550 Maranello: Firmly placed in Ferrari’s history as one of their finest big GTs, the 550 Maranello’s combination of stylish Pininfarina lines and front mounted 12-cylinder engine meant this car had the potential to become an instant classic, following in the footsteps of its forebear, the 365 GTB/4 ‘Daytona’, and if you look at the way the prices are steading to go, it’s clear that the potential is being realised. Launched in 1996, and with modern styling cues, a 5.5 litre V12 engine producing around 485bhp and a reported top speed of 199mph, the 550 Maranello was a serious motor car. A less frenetic power delivery, the six speed manual box and excellent weight distribution were all factors in the 550 becoming the perfect European Grand Tourer. Ferrari updated the car to create the 575M.
575 SuperAmerica: The 575M SuperAmerica was introduced in 2005, as a convertible version of the 575M Maranello, Unlike the open topped version of the earlier 550 Maranello, the 550 Barchetta, which featured an incredibly primitive sort of roof covering, this one featured an electrochromic glass panel roof which rotated 180° (both are production car firsts) at the rear to lie flat over the boot. Patented Revocromico roof incorporates carbon fibre structure that is hinged on the single axis with a luggage compartment lid, allowing the access to the latter even with an open roof. With the roof open the rear window, apart for holding the third brake light, also acts as a wind deflector. This roof design was previously used on 2001-designed Vola by Leonardo Fioravanti. The Superamerica used the higher-output tune of the V-12 engine, F133 G, rated at 533 hp and Ferrari marketed it as the world’s fastest convertible, with a top speed of 199 mph (320 km/h). The GTC handling package was optional. A total of 559 Superamericas were built; this number followed Enzo Ferrari’s philosophy that there should always be one fewer car available than what the market demanded.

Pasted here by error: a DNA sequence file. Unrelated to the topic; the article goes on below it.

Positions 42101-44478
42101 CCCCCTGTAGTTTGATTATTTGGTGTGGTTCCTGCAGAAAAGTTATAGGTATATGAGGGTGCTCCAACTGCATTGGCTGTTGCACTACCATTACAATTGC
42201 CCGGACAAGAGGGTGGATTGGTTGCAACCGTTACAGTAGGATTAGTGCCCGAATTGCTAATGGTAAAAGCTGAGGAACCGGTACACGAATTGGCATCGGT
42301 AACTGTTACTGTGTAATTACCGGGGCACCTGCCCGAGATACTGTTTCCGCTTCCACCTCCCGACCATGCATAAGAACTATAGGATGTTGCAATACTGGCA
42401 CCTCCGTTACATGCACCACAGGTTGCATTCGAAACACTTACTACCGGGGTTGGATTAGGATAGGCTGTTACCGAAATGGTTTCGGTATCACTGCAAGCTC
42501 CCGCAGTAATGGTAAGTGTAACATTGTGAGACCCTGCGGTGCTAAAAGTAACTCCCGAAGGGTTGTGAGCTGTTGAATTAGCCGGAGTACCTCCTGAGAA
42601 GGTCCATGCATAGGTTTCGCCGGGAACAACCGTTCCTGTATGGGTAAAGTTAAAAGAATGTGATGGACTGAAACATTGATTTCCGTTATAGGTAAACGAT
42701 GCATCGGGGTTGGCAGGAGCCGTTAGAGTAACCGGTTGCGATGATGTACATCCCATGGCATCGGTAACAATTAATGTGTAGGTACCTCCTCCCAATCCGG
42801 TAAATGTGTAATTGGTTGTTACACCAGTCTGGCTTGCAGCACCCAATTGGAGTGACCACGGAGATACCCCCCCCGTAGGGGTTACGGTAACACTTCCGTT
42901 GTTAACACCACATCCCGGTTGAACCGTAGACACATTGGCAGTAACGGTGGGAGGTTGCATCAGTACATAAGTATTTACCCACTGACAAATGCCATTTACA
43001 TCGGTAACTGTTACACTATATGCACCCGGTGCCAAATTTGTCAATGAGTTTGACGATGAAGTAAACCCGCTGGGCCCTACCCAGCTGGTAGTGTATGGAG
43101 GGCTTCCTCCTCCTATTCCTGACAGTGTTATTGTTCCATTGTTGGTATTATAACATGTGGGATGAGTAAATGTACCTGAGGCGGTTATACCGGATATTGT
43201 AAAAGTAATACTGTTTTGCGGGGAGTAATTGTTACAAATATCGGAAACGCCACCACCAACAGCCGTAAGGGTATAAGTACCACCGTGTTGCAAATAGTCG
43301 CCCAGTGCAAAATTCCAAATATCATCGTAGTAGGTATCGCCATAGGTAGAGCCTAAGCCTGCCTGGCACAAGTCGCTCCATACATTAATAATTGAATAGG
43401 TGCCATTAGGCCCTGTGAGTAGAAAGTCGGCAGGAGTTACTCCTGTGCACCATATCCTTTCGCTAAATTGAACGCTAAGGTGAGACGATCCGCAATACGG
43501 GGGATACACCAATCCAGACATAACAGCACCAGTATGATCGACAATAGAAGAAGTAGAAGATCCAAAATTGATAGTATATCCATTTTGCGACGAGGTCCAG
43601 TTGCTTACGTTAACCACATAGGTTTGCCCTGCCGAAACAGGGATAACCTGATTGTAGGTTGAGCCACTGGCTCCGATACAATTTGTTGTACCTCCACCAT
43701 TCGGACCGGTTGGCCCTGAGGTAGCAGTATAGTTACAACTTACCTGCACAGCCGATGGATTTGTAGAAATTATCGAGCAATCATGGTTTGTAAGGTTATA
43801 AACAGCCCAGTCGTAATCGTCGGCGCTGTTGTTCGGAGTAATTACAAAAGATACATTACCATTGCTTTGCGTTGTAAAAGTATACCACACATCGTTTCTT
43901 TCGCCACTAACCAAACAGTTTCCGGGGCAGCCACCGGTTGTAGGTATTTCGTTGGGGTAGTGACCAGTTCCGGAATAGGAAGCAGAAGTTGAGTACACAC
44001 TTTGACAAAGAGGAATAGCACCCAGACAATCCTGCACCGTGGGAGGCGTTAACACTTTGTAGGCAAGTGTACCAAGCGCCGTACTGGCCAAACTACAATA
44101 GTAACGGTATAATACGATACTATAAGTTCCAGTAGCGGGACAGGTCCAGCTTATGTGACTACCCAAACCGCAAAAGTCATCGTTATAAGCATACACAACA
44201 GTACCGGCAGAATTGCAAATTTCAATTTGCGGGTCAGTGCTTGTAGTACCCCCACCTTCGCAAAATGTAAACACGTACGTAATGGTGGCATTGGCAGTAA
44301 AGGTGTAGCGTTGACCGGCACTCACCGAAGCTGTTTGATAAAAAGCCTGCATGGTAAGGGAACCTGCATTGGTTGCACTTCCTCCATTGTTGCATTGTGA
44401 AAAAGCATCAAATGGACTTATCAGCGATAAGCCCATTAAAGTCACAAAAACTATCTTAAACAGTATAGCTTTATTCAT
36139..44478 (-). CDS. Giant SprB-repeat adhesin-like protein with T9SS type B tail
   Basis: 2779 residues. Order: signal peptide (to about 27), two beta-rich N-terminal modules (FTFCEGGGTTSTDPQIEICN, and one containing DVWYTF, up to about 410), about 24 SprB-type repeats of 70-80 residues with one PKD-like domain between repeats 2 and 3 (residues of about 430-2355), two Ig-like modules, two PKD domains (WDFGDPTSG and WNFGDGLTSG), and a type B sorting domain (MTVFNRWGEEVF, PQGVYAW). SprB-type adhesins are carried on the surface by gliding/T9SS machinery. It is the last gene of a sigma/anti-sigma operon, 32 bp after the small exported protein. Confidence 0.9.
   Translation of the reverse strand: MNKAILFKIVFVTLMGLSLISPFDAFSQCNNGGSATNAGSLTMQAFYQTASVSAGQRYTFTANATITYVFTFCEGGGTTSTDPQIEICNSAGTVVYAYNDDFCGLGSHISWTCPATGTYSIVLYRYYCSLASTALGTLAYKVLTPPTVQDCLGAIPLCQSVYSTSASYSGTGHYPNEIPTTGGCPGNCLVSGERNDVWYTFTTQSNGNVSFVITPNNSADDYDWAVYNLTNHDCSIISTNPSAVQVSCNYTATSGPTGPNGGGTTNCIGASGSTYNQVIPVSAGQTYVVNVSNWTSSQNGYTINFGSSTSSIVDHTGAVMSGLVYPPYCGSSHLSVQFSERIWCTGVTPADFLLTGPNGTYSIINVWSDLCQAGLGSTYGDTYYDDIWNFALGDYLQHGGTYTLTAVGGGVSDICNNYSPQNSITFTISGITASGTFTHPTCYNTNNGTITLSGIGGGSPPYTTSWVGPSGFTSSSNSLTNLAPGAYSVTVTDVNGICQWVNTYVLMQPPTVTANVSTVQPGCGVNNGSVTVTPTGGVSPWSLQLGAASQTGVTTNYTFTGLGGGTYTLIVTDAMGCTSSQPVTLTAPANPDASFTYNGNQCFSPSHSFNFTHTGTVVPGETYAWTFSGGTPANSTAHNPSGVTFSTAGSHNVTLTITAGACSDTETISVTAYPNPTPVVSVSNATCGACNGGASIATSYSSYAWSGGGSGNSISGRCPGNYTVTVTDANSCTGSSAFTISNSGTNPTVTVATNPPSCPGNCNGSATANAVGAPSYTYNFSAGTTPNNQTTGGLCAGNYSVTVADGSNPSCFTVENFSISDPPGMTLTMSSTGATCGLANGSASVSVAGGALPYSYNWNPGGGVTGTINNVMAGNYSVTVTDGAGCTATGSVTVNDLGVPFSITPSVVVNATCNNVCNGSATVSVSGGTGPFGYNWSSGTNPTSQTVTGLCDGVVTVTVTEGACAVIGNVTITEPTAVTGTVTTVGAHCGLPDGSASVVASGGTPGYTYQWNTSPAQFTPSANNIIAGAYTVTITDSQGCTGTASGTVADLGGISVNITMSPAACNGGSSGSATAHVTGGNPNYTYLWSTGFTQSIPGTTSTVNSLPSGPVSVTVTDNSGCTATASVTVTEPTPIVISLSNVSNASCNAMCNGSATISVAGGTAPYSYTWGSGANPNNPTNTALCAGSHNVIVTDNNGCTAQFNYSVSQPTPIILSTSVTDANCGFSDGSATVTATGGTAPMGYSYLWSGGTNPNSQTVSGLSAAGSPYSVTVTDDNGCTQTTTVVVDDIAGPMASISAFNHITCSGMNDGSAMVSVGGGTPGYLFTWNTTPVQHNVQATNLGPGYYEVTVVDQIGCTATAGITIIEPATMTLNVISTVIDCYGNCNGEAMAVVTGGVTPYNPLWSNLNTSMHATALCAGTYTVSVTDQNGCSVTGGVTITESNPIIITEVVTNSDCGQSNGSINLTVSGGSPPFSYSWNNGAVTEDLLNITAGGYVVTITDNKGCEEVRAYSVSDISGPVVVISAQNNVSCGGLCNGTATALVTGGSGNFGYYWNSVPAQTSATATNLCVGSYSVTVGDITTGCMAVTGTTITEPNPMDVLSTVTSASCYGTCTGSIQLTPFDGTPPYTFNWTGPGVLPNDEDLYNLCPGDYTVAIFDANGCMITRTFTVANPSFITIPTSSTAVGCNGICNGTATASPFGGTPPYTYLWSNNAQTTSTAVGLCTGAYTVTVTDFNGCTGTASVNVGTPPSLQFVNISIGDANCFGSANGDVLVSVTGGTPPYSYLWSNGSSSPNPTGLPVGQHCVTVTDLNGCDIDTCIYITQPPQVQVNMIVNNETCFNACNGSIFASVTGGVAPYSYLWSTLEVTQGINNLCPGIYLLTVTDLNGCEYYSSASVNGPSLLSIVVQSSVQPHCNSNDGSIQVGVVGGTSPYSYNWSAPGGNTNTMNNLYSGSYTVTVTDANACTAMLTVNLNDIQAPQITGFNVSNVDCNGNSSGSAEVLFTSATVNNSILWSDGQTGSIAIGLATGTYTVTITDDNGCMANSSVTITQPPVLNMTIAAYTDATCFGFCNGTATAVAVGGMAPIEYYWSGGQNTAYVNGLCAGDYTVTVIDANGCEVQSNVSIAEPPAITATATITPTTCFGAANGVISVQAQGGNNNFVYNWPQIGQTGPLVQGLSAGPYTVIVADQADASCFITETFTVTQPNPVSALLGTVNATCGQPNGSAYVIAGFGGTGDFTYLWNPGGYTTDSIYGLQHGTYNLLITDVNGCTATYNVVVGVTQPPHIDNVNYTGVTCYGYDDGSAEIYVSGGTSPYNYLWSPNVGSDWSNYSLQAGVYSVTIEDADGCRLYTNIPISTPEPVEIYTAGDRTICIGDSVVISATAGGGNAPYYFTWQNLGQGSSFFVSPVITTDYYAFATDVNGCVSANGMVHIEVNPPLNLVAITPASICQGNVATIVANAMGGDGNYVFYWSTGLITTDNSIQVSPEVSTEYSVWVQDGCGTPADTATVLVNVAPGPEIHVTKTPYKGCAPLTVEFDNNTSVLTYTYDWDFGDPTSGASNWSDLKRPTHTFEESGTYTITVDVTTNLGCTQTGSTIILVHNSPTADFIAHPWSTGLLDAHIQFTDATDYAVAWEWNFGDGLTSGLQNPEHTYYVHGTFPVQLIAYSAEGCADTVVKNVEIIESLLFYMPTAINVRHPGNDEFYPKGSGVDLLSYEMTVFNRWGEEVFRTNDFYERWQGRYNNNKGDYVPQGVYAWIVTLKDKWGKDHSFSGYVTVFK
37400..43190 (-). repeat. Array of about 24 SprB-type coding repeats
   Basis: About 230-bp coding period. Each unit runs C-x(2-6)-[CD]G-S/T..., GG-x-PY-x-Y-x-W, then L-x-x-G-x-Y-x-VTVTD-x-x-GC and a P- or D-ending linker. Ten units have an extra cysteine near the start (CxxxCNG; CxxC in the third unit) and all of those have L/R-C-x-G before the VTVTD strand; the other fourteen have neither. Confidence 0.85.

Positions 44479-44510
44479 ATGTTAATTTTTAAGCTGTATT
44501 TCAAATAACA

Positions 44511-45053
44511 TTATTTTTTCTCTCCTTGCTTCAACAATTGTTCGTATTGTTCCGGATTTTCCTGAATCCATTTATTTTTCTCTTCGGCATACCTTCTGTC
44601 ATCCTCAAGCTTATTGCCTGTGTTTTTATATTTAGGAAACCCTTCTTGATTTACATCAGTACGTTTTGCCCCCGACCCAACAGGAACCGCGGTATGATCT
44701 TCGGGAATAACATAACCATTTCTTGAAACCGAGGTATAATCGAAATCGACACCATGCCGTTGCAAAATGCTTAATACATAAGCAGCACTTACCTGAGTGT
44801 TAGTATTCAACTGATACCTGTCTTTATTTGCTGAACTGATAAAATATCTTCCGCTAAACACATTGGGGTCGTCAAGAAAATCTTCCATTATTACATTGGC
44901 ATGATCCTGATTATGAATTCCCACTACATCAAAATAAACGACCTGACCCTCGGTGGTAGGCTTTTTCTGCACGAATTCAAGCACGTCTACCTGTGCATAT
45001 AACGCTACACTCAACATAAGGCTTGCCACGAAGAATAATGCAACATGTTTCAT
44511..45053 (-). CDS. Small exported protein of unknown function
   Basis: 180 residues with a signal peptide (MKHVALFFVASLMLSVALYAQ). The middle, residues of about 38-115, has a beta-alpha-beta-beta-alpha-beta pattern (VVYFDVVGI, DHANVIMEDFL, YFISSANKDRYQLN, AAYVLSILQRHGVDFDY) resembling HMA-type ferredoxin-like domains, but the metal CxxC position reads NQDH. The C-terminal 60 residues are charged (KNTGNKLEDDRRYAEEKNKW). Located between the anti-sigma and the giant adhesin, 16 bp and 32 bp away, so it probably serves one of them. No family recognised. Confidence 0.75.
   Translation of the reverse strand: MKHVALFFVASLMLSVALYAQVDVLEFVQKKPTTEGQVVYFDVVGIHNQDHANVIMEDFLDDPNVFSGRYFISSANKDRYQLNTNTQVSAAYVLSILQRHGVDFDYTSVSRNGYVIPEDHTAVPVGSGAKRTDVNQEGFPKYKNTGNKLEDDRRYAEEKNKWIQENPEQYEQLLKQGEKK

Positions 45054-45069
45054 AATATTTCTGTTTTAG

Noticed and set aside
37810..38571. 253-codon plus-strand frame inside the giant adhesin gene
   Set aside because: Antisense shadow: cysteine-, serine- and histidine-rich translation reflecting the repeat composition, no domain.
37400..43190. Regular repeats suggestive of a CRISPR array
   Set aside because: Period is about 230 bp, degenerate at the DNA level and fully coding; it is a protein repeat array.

612 Scaglietti: Follow on to the 456GT was the 612 Scaglietti. Launched in 2004, this large 4 seater would be produced until 2011 when it was replaced by the FF. It never quite hit the spot for many people and the fact that Ferrari made few changes to it during its life makes you wonder if they really loved it like some of the other models in the range.